So, hand out cards, crank some music, GO! I kind of follow around and help where I am needed, especially the kitchen. And I kid you not, in about 10 minutes our house looks like we could have a party. Even less time if we don’t skip days.

As soon as we quit skipping days, I’ll let you know exactly how much less time. Please don’t hold your breath, that could be risky.
But I’m trying. That counts for something, right?

Wednesday, January 14, 2009


I need to create.

It’s just something that is in me.

If I’m not creating, I’m antsy. It can be art, food, plans, whatever. I just need to be creating.

Yesterday I bought this canvas. And I am needing to create something meaningful. Not sure what. But I’ll let you know when I know.

Right now it is so big and blank. And it is glaring down at me, taunting me every time I walk by. Trying to intimidate me with its vast whiteness.

Maybe I should have bought one that was shorter than me.

Sunday, January 11, 2009

Making memories

I once saw a little plaque that caught my eye and pops into my mind often “You never know when you are making a memory,” When you really think about it, are your memories based on what was going on, or on how you felt?

Try it. Remember something from your childhood. I bet your memory is based on a feeling. Whether it is a memory from Disney World or from sitting on your front porch. You remember it because of how it made you feel.

Originally this plaque conjured up thoughts of my kids having sweet images of fun family vacations and cuddling on the couch reading as their memories. Then it hit me. You never know when you are making a memory can mean bad memories, too. I don’t get to pick and choose my kids’ memories. So now when things are getting a little ugly, I try to remember that my children may be making a memory. Do I want them to have memories of being guided lovingly and treated with respect and grace? Or psycho mommy memories? Cause psycho mommy doesn’t leave a case of the warm fuzzies tucked away in the ol' memory bank. Anyone? I fail miserably so often, but hopefully nice mommy outweighs psycho mommy in their minds.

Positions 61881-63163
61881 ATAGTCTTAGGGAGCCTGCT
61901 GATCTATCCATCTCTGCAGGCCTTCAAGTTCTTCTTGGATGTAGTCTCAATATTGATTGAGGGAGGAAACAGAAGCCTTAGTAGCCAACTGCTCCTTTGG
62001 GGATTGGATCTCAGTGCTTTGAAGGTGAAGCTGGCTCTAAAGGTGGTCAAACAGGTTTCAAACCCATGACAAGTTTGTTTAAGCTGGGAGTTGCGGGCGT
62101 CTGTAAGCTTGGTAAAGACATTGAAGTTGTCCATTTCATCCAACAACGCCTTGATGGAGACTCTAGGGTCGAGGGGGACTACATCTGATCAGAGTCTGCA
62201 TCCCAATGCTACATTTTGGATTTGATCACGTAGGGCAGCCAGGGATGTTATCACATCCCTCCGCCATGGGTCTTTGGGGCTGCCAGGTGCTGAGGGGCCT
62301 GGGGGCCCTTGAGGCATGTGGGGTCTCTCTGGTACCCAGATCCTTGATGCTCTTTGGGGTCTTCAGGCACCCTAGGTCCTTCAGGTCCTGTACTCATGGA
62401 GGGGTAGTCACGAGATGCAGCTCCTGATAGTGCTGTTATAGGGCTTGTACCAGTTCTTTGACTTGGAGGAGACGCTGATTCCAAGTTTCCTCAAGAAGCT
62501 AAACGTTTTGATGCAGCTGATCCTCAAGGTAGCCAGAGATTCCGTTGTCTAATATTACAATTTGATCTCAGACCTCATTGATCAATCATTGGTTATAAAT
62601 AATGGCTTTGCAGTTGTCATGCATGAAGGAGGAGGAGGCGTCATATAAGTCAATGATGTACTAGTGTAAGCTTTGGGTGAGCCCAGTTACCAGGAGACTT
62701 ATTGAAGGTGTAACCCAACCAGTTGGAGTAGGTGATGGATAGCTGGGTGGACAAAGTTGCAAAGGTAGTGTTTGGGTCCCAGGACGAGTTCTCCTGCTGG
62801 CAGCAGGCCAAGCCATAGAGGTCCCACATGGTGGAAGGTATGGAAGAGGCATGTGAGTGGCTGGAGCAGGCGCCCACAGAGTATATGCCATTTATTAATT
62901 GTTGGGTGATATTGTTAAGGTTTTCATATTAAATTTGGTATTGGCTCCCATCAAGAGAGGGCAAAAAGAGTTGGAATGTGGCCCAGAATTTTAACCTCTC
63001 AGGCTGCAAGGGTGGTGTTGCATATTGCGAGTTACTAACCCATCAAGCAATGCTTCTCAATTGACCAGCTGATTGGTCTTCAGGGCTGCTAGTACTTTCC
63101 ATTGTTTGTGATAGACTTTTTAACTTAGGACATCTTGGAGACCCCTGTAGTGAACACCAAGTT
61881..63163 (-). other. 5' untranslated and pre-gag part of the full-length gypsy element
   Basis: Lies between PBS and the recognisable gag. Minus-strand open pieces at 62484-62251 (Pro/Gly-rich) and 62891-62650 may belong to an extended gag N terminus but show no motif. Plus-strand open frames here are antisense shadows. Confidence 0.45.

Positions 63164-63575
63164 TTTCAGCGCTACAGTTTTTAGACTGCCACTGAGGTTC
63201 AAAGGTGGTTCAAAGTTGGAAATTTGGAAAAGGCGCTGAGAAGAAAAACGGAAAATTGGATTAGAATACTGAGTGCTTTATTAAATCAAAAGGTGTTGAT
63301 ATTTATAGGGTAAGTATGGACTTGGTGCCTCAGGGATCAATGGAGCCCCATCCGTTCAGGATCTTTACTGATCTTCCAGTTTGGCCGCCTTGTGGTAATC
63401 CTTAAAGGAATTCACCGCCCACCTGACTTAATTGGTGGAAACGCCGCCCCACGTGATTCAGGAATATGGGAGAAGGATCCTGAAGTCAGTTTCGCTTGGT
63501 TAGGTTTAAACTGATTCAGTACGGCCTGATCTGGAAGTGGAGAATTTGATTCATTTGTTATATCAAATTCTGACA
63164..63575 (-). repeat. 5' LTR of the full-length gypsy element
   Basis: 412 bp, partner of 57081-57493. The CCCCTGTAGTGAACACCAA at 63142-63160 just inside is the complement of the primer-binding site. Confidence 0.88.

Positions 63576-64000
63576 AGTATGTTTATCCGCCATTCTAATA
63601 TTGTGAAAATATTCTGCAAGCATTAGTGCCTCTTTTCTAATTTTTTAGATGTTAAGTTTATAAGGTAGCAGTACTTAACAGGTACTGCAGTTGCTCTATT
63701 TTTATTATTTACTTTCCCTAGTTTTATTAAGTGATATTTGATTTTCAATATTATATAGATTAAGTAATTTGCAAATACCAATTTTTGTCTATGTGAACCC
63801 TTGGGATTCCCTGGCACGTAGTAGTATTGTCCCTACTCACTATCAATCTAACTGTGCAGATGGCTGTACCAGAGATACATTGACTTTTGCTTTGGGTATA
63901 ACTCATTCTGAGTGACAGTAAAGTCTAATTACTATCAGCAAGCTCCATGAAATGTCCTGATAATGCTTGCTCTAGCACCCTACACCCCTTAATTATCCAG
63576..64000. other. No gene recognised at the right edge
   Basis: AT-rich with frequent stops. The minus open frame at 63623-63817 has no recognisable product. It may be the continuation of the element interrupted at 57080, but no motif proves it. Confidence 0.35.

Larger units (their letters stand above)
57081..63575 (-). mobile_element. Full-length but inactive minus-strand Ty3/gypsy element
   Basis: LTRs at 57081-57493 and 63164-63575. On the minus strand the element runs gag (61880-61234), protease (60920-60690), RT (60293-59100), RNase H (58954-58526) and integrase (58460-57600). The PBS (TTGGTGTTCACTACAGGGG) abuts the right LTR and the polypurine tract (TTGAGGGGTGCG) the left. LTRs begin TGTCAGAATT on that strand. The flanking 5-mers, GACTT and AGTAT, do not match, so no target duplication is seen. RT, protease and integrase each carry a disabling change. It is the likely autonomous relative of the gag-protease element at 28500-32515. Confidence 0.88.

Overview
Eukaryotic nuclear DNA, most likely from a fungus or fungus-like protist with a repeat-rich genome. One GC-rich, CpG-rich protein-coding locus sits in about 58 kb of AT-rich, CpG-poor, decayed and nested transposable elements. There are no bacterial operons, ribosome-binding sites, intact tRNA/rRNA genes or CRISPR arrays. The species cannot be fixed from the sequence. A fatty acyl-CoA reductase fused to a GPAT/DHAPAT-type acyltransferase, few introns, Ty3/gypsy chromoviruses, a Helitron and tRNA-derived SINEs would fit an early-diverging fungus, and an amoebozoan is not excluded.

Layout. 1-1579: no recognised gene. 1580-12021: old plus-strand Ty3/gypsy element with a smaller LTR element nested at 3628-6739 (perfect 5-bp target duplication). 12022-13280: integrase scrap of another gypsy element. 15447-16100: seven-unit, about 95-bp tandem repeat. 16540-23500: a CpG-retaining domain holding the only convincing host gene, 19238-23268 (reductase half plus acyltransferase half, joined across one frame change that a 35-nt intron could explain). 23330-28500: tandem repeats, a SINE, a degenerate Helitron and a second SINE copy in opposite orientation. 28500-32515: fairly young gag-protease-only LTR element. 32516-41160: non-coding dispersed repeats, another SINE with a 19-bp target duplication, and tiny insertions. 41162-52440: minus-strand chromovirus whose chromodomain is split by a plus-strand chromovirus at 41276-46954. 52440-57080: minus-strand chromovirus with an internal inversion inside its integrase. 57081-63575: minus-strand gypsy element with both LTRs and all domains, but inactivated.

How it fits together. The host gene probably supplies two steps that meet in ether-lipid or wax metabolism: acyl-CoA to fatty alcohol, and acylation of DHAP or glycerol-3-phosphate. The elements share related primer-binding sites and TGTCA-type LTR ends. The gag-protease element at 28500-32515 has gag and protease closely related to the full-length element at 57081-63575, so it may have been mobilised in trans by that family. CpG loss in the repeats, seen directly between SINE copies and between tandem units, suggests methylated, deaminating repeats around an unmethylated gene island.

One Christmas when I was growing up, my grandfather was in the hospital. We ended up spending Christmas day at the hospital with him and my grandma. You can imagine my unChristmasy feelings about this memory, huh? Well, my memories from that Christmas are really fun. My memories are of eating snacks and being silly and taking hilarious pictures of my dad being a goofball in the lobby. My memories are of going up and down elevators and getting drinks from the coke machines. Now the truth is, there is a chance that we sat in a depressing waiting room. That we were bored at some point. That we were a little sad. But if that was the case, I certainly don‘t remember that part of it. My parents knew the potential of spending Christmas at a hospital and they worked overtime to seemingly effortlessly execute a fun Christmas for me and my sister.

It comes down to this.

It is what we make it.

It takes effort.

And I think the effort is going to be worth it.

Friday, January 2, 2009

Forts just aren't what they used to be

For some reason this year, it was the Christmas of weapons. Doesn't that sound dreamy? Like a Christmas card? Like a Norman Rockwell painting? Not by my choice, cause I'm not a huge fan, but apparently I am in the minority. This house has been overrun with nerf guns of all kinds. Automatic, Rambo-ish nerf guns.

Today the kids spent hours upstairs in the hall, building forts and having wars. They were divided into two teams. I just really wanted you to see these forts because they made me laugh.

First we have Garrett's team.

If you know Garrett, you are not surprised that he had a hidden camera and a monitor set up so his team could keep watch on the enemy without exposing themselves.

Next is Tyler's team.

If you know Tyler, you are not surprised that he had a small refrigerator as the bones of his fort, insuring adequate refreshment as his team fought the good fight.

Because honestly, what good is a fancy security system if you dehydrate while enjoying it?